• Wollen (to want or wish): This is one of German’s six modal verbs, used to express a stronger desire to do something than möchten (to have a preference to do something).
  • Durch (through or by): This common preposition always takes the Akkusativ case. See how die Lüfte (the airs) is in the Akkusativ case? It’s important to learn the cases that go with various German prepositions.

2. “Aus Einem April” by Rilke

What’s the poem and translation?

Wieder duftet der Wald. 

(The forest smells again.)

Es heben die schwebenden Lerchen

(It raises the floating larks)

mit sich den Himmel empor, der unseren Schultern schwer war; 

(which were so heavy on our shoulders, upwards into the sky;)

zwar sah man noch durch die Äste den Tag, wie er leer war,- 

(indeed, one saw through the branches the day, how it was empty,-)

aber nach langen, regnenden Nachmittagen 

(but after long, rainy afternoons)

kommen die goldübersonnten 

(come the gold, sunny)

neueren Stunden, 

(newer hours,)

vor denen flüchtend an fernen Häuserfronten 

(before which the far house fronts flee)

alle die wunden Fenster furchtsam mit Flügeln schlagen. 

(all the sore windows, fearful with wings’ attack.)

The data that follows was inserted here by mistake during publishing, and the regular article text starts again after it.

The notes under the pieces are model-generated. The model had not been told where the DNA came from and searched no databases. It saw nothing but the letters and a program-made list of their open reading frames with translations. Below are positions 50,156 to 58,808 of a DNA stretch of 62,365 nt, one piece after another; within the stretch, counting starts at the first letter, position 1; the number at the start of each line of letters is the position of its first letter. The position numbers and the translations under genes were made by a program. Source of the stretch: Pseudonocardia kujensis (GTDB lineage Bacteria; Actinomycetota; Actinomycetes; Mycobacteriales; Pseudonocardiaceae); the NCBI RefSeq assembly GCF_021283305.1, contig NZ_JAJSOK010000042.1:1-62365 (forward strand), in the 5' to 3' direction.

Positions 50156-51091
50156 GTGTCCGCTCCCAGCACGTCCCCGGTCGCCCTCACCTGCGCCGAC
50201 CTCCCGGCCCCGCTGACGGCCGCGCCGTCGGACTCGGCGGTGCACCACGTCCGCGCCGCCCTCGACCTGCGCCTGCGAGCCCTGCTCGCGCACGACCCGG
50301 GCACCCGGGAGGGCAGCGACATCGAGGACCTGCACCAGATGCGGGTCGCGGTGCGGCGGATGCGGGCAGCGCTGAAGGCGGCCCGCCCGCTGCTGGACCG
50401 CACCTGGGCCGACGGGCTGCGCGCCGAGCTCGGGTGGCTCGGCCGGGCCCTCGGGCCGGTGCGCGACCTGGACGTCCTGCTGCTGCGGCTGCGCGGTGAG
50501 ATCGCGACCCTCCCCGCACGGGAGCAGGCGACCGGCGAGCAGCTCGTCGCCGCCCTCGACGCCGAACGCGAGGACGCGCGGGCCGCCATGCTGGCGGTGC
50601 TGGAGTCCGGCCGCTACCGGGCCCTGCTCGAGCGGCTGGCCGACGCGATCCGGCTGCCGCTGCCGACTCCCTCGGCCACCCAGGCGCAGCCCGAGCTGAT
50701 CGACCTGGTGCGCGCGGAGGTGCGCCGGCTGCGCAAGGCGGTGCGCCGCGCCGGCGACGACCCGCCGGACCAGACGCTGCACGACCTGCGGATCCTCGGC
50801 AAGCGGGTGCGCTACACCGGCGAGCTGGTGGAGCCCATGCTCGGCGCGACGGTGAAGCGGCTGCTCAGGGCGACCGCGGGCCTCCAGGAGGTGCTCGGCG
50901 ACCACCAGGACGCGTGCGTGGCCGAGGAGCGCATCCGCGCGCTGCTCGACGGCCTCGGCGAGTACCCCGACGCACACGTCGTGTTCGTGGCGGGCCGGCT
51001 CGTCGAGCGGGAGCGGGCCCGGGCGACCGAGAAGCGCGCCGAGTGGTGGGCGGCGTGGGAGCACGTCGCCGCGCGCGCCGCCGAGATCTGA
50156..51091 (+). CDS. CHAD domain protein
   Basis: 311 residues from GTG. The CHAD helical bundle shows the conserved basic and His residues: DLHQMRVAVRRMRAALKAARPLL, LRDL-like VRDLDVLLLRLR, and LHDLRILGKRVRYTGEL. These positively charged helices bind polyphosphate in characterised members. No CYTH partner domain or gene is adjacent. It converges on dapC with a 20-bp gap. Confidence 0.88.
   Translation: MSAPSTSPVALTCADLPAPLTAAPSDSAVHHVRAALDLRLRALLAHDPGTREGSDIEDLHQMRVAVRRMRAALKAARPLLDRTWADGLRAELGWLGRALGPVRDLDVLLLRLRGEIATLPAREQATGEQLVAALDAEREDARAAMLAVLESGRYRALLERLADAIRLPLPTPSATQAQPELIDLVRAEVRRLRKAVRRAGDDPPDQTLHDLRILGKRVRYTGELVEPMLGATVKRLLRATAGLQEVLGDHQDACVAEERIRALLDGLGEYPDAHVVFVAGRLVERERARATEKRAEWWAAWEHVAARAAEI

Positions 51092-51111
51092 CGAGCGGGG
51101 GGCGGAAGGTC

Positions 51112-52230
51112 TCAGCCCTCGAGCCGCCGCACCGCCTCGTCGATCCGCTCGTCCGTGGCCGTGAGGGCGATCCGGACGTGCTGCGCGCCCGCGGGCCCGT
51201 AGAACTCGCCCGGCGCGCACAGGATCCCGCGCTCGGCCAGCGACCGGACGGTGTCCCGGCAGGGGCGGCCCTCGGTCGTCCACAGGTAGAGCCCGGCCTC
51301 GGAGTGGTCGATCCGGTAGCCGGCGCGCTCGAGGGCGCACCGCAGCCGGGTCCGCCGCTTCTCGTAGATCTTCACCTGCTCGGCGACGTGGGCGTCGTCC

Dann wird es still. Sogar der Regen geht leiser

(Then it is still. Even the rain goes softer)

über der Steine ruhig dunkelnden Glanz.

(over the stone’s peaceful, darkening shine.)

Alle Geräusche ducken sich ganz

(All sounds hide away)

in die glänzenden Knospen der Reiser. 

(in the shiny buds of the bushes.)

Who was Rilke?

german poems about spring

Rainer Maria Rilke was an Austrian poet and novelist who was born in Prague in the late 19th century and died in Switzerland after World War I. He’s famous for his poems, for a novel and for his correspondence. His works feature motifs from Greek mythology and are quite popular in the United States. You can read more of Rilke’s poetry here.

What grammar and vocabulary can I learn from this poem?

  • Knospen (buds): This is a very important spring word! Budding plants are one of the most welcome signs of the return of spring.
  • Knospen der Reiser (buds of the bushes): This is an example of the Genitiv case, the German possessive case that’s being supplanted in spoken German, but is still found in written German.
  • Sah (saw): An example of the German past literary tense, a rare tense in spoken German but important to know when reading old German books.

3. “Alle Vögel Sind Schon Da,” a German children’s song by Hoffmann von Fallersleben

What’s the song and translation?

Alle Vögel sind schon da, alle Vögel, alle!

(All the birds are there, all the birds, all!)

Welch ein Singen, Musizieren,

(What singing, music,)

Pfeifen, Zwitschern, Tirilieren!

(whistling, chirping, trilling!)

Frühling will nun einmaschiern,

(Spring wants to march in now,)

kommt mit Sang und Schalle.

(come with singing and sounds.)